Woodswallows are soft-plumaged, somber-coloured passerine birds in the genus Artamus. The woodswallows are either treated as a subfamily, Artaminae, in an expanded family Artamidae (also including the subfamily Cracticinae), or as the only genus in that family (with the butcherbirds, currawongs, and allies placed in a separate family, Cracticidae). The generic name, which in turn gives rise to the family name, is derived from the Ancient Greek artamos, meaning butcher or murder. The name was given due to their perceived similarity to shrikes. A former common name for the group was "swallow-starlings".
The woodswallows have an Australasian distribution, with most species occurring in Australia and New Guinea. The ashy woodswallow has an exclusively Asian distribution, ranging from India and Sri Lanka through South East Asia to China, and the most widespread species is the white-breasted woodswallow, which ranges from Peninsular Malaysia through to Australia in the south and Vanuatu and New Caledonia. The group reaches the easternmost extent of its distribution in Fiji with the endemic Fiji woodswallow.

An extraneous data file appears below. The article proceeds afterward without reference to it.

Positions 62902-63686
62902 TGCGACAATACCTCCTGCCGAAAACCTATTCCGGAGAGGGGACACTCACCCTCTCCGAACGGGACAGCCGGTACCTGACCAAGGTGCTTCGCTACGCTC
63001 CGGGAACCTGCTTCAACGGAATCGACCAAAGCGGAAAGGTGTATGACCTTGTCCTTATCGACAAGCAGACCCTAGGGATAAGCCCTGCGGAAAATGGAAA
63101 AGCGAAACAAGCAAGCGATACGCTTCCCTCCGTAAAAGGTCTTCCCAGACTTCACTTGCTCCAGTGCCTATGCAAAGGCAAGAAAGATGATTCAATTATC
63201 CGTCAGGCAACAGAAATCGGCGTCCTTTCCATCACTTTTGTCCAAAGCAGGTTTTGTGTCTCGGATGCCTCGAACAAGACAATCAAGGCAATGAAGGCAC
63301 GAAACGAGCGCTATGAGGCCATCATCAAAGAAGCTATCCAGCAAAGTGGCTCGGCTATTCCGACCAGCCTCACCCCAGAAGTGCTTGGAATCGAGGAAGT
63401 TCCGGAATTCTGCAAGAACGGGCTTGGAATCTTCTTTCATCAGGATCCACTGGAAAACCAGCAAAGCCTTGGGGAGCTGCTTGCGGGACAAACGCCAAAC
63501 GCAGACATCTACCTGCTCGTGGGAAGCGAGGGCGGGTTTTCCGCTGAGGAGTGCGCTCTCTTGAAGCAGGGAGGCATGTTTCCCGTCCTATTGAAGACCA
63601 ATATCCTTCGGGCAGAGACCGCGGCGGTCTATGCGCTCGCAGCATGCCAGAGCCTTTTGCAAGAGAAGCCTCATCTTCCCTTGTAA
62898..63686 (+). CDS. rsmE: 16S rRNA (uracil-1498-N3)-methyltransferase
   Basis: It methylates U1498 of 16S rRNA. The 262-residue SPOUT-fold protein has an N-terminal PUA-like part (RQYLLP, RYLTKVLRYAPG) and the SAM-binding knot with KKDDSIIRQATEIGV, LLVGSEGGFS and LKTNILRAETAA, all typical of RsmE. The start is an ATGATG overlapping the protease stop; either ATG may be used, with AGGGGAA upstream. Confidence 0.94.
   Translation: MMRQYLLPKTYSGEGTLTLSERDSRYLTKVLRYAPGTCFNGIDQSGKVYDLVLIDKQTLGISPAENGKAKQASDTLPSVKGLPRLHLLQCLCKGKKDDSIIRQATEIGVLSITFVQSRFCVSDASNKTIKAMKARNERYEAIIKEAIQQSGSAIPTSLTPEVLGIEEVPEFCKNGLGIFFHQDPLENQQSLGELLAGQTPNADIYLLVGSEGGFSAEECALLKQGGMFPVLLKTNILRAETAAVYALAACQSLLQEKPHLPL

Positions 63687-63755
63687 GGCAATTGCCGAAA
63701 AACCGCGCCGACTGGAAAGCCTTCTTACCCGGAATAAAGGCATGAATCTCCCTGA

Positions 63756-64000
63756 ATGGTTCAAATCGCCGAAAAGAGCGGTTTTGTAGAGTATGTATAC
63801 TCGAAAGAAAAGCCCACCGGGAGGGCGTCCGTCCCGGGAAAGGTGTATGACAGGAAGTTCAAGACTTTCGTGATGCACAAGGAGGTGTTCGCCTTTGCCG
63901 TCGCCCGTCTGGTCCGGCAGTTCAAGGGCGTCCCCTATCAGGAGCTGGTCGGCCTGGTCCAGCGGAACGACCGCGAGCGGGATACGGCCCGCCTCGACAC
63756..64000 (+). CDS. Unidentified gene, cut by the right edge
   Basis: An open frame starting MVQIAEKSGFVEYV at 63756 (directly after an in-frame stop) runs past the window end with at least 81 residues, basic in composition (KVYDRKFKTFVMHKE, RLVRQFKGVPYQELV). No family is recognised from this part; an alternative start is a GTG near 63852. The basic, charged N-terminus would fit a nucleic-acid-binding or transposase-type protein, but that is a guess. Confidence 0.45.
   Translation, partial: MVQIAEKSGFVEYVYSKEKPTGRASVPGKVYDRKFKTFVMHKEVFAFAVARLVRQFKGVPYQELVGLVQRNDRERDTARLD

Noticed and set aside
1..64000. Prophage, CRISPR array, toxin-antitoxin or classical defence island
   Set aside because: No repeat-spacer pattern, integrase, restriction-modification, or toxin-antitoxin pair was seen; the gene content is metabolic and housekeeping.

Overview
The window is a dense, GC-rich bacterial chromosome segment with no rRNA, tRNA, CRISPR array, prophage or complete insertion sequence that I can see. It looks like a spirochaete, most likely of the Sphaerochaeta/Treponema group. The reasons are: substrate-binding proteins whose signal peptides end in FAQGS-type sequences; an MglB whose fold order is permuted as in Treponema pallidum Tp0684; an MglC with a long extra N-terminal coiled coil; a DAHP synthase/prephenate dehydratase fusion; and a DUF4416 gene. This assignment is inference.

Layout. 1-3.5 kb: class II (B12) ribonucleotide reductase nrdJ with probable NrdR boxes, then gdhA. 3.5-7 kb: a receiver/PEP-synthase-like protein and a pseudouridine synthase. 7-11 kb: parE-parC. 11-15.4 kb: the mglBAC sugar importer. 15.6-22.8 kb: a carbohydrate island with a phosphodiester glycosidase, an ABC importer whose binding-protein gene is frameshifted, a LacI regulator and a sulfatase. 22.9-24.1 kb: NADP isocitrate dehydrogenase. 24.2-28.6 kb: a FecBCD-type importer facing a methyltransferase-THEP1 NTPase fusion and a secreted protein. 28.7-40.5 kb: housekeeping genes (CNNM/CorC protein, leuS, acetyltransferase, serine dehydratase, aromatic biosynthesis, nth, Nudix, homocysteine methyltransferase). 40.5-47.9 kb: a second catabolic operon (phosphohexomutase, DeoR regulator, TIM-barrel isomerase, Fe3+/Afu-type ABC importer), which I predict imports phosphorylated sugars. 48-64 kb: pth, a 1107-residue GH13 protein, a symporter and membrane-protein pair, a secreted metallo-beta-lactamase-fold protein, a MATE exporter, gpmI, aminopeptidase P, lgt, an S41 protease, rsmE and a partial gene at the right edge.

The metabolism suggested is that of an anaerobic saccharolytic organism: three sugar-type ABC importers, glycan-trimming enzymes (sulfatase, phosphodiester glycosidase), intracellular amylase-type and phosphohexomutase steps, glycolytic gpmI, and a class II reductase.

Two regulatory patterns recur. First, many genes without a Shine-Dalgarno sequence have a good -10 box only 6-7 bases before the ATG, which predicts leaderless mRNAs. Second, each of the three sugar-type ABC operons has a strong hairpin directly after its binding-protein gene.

Woodswallows are smooth, agile flyers with moderately large, semi-triangular wings. They are among the very few passerines birds that soar, and can often be seen feeding just above the treetops. One sedentary species aside, they are nomads, following the best conditions for flying insects, and often roosting in large flocks.
Although woodswallows have a brush-tipped tongue they seldom use it for gathering nectar.
The nests of woodswallows are loosely constructed from fine twigs, and both parents help rear the young.